Ask Umbra: Which sunscreen should I use?
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Q. Dearest Umbra,
With summer nearing and the weather heating up, I’m wondering about sunscreens. Is there any such thing as a strong, full-spectrum sunscreen that isn’t hella toxic? Please don’t tell me to sit under an umbrella and wear long-sleeved shirts all summer.
North Charleston, S.C.
A. Dearest Emma,
It just so happens that Grist is exploring the theme “Heat” this month, so your question fits right in. How are we to protect ourselves from the searing rays of the summer sun? Do the products meant to protect us actually do us harm, as you suggest? This is one hot topic.
Before we dive in, let me remind you: I’m not a doctor, and you should talk to yours if you have health questions. However, I do hold an Adv. D. — Doctor of Advice-ology — which allows me to freely dispense opinions about the dubious nature of the “personal care products” we use.
You probably know that sunscreen helps prevent exposure to two important types of sunlight: UVB rays, which burn our skin and can cause cancer, and UVA rays, which penetrate our skin, accelerate the aging process, and can also cause cancer. Quite the dynamic duo.
But sunscreen is not the be-all and end-all of sun protection.
In fact, sunscreen is more like the fad diet of sun protection. You know how your neighbor swears that eating only steak for six months will give him the figure he’s always dreamed of? That’s how some people are about sunscreen: If I buy SPF 110 and slather it on, the thinking goes, I can lie in the sun for 10 hours and everything will be hunky-dory.
In fact, just as we need a balanced diet to maintain our health, we need a balanced approach to the sun. Though you pre-scolded me about umbrellas and long sleeves, they are an important part of your balanced sun diet. The best defense against the sun is still (drumroll, please) avoiding the sun. Especially during the middle of the day, when the rays are most intense. Last time we covered this topic, my favorite comment came from one Walter Jeffries: “Cover up and stay out of the sun during the midday. I farm and I can do it. So can you.”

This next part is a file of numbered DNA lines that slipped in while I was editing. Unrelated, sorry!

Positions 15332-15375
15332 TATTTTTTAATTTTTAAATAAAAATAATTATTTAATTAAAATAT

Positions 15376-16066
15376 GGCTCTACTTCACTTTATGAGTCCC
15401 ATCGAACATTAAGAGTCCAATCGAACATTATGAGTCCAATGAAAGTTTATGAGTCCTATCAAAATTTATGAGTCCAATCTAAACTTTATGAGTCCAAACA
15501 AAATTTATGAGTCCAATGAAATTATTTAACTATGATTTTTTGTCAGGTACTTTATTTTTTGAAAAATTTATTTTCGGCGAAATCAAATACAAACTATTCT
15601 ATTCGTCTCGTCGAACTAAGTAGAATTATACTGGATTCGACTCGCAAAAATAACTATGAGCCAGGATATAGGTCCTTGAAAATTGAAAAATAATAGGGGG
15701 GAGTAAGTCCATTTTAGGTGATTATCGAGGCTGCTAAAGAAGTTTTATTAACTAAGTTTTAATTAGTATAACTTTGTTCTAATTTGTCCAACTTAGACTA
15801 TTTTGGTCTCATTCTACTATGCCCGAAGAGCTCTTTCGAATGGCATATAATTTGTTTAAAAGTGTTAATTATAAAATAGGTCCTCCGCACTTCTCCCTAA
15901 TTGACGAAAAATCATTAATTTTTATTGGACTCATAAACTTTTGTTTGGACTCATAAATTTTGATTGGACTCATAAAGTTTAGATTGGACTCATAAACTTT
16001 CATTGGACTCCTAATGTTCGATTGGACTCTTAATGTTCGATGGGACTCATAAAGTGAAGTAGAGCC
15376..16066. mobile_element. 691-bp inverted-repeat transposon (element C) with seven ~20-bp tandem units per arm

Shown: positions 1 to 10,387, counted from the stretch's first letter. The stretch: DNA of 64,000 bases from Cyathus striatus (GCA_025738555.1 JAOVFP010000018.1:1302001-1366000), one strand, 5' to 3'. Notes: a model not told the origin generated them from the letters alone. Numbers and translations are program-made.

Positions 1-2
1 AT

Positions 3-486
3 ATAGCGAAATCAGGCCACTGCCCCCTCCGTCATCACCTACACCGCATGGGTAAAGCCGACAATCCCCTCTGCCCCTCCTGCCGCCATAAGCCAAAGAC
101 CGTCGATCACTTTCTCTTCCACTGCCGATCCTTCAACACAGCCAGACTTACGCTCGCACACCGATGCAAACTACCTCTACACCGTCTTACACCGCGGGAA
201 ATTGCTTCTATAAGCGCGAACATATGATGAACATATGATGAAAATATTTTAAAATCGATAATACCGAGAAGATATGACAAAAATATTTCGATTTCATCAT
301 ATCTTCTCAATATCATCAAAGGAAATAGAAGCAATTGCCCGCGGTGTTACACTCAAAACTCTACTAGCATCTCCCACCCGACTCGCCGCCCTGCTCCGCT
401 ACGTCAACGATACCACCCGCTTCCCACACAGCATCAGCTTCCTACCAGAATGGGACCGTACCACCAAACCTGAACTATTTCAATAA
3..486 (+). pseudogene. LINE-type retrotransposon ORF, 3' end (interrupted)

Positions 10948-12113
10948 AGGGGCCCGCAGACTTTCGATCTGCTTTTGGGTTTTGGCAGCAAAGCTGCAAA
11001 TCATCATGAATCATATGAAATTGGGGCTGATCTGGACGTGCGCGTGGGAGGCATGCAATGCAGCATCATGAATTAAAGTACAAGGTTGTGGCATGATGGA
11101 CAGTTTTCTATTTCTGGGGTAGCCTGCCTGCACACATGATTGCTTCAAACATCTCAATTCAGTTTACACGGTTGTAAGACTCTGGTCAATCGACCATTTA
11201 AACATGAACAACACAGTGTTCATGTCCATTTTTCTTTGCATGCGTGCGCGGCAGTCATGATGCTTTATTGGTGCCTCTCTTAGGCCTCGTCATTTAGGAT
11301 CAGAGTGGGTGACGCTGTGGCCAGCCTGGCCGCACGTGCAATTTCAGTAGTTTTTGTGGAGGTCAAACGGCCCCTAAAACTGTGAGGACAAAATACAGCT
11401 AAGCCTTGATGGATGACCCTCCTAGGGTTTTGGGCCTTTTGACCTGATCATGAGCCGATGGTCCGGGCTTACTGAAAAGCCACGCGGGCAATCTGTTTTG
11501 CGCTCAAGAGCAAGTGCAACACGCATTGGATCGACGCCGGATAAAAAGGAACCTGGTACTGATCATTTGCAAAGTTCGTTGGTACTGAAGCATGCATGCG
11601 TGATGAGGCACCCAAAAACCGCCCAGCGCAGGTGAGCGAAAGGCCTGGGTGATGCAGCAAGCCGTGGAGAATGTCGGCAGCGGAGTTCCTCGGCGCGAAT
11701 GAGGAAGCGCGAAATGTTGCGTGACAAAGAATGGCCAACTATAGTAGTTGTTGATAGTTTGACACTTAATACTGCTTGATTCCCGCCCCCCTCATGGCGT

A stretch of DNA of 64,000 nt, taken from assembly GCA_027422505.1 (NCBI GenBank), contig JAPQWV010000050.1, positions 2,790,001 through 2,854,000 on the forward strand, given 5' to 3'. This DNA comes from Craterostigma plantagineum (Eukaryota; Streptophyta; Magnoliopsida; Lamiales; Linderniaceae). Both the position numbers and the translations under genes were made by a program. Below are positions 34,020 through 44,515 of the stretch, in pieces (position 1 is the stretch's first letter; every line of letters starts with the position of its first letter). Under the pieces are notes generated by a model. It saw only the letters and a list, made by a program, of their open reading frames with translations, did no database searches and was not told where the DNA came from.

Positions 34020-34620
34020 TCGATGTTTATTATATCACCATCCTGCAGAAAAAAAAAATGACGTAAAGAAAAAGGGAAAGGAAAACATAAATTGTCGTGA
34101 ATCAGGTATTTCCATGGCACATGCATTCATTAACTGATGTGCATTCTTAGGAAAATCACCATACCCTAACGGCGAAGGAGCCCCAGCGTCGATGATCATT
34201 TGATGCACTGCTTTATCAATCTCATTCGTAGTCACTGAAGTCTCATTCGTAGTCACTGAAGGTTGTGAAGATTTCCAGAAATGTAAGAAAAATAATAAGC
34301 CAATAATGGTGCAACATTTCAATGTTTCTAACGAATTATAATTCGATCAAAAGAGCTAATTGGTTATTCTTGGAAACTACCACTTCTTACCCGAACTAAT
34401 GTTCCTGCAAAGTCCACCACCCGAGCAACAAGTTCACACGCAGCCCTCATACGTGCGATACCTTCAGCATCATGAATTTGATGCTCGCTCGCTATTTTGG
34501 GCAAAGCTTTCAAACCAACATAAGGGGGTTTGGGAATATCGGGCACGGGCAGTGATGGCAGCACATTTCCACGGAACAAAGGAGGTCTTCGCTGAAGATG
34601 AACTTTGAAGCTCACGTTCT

When we must expose our skin, we want a “broad-spectrum” product that defends against UVA and UVB without being, as you say, hella toxic. Might I suggest you consult the Environmental Working Group’s hot-off-the-presses 2013 Guide to Safer Sunscreens? There you can look up your current brand to see how it ranks, peruse a list of the least-toxic brands, and learn many other fascinating things.
I talked with Sonya Lunder, a senior analyst at EWG, who offered some important pointers:
- Don’t count on SPF. Higher SPF doesn’t automatically mean better protection, since SPF measures only protection against UVB rays. In fact, says Lunder, this number can lead to a false sense of security, leading people to spend more time baking without getting the warning signal of a burn. A rating between 15 and 50 should be sufficient if you follow the directions—and be sure your brand offers UVA protection.
- Read labels carefully: A few common ingredients in sunscreen raise some eyebrows, says Lunder, including oxybenzone, which lab studies suggest is a hormone disruptor and potential carcinogen, and retinyl palmitate, a form of Vitamin A that has also been linked to cancer in lab animals. To that I would add our old friend “fragrance,” a pleasant word for an unpleasant and undisclosed chemical cocktail.
The products that are best at blocking UVA rays (and worst at causing cancer in mice) tend to be mineral sunblocks, usually made with zinc oxide or titanium dioxide. These create a protective layer on your skin rather than melting into it. Of course, some perform better than others: Who could forget the time we subjected a Grist reporter’s belly to a side-by-side sunscreen test? Ouch.
Lest you think I’m suggesting that you huddle in the eaves from dawn to dusk, may I remind you that sunlight is also good for us in many ways. It helps our bodies make Vitamin D, which strengthens our immune system; it is also a mood-booster and has been linked by at least one study to lower blood pressure.
Go forth and enjoy your summer, Emma. Just remember to stick to a balanced diet: a little of the right kind of sunscreen, a little covering up and/or staying out of the sun, a little common sense. In other words, read your labels carefully, wear a hat, and go inside for a popsicle at noon.